Ontario Lottery and Gaming Corporation is now a step closer to finding the next operator of its casino in Windsor. Recent reports suggest the Crown agency has narrowed down its search to three major gambling companies from North America. Due to its ongoing review of applications from the gambling regulator, it has refused to confirm the names of the three candidates.
Currently, the Windsor gaming establishment is operated by gambling powerhouse Caesars Entertainment and its contract runs out in 2025, while it is owned by the OLG. For the first time in over 30 years, the license to operate the day-to-day gambling operations at the property is up for grabs. It is expected that the winner will be announced by the fall of 2024.
According to The Globe and Mail, the process of finding a new operator for the casino has now turned into a three-horse race. The three favourites are the current operator Caesars Entertainment, which could lose the license to Bally’s Corporation or indigenous-owned Mohegan Gaming and Entertainment. The latter already operates two casinos in Niagara Falls, Ontario.
In Windsor, the mayor, tourism officials, and union officials, have declared their support for the establishment to remain under Caesars’ wing. Dave Cassidy, president of Unifor Local 444, a labour union that represents workers from the establishment, said the company should be the frontrunner, based on the job it has done managing the gaming amenity and providing quality jobs.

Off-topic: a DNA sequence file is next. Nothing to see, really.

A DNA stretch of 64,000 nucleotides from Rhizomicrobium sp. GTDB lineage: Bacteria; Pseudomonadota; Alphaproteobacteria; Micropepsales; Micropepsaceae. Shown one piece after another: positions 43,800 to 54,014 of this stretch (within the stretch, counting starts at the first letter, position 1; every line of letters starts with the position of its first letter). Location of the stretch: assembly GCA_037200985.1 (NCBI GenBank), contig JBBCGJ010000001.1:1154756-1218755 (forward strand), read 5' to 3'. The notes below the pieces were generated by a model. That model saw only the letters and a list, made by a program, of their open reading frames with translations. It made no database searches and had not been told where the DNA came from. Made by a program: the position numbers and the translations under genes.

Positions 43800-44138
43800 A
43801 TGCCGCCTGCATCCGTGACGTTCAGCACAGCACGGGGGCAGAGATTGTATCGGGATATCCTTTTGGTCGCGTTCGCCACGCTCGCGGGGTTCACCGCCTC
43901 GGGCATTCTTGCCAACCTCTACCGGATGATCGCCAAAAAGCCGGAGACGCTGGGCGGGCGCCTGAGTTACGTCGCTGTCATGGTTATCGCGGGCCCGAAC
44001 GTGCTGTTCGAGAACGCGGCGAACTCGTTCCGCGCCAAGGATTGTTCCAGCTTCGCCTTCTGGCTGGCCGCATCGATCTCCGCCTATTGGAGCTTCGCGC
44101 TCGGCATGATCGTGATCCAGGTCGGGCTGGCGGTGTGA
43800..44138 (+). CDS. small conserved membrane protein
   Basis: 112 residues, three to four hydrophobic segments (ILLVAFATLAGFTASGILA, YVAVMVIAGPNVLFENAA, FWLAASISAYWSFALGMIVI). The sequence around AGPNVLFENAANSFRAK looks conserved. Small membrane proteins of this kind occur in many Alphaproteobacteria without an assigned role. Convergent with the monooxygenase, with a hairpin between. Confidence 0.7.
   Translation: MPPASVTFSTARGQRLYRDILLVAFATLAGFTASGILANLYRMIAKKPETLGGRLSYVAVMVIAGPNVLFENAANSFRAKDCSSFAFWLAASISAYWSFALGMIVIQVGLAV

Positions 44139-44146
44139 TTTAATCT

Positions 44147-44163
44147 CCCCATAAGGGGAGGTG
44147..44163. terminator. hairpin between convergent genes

Caesars is one of the world’s biggest gambling firms, as it has a portfolio of 53 casinos, including 15 properties in Nevada. Meanwhile, Bally’s operates 15 casinos, and Mohegan is responsible for eight gaming establishments. Caesars has not posted specific financial results from the casino, but it remains clear as overall numbers suggest the property is a major economic engine in Windsor.
Under the current, Municipality Contribution Agreement, OLG shares a percentage of the casino’s revenue with its host community. In the fall of 2023, the Crown sent out its Q2 of 2023-24 gambling allocation to the city, which amounted to CA$2.3 million. Since its opening, the property has now delivered over CA$88 million in non-tax gambling proceeds.
Auditor General Puts OLG under Scrutiny
OLG’s move to find a new suitor for the casino is the answer to the provincial Auditor-General’s report from 2022. Back then the AG criticized the Crown for allowing three casino operators to redo their 20-year contract after the lockdown provisions were lifted, and decrease their guarantee payments. The Windsor property is now the last one with a contract to be redone.
The objective of the OLG is to boost the province’s takes while pushing third-party operators to enhance their investment in the properties. Under the previous contracts, the regulator and operators had to split revenue. But now, companies must guarantee a pre-determined annual payment to OLG, and operators keep 70% of revenues above the amount.
Source: Willis, Andrew “Three gambling rivals fight for the casino that saved Windsor” The Globe and Mail, January 15, 2024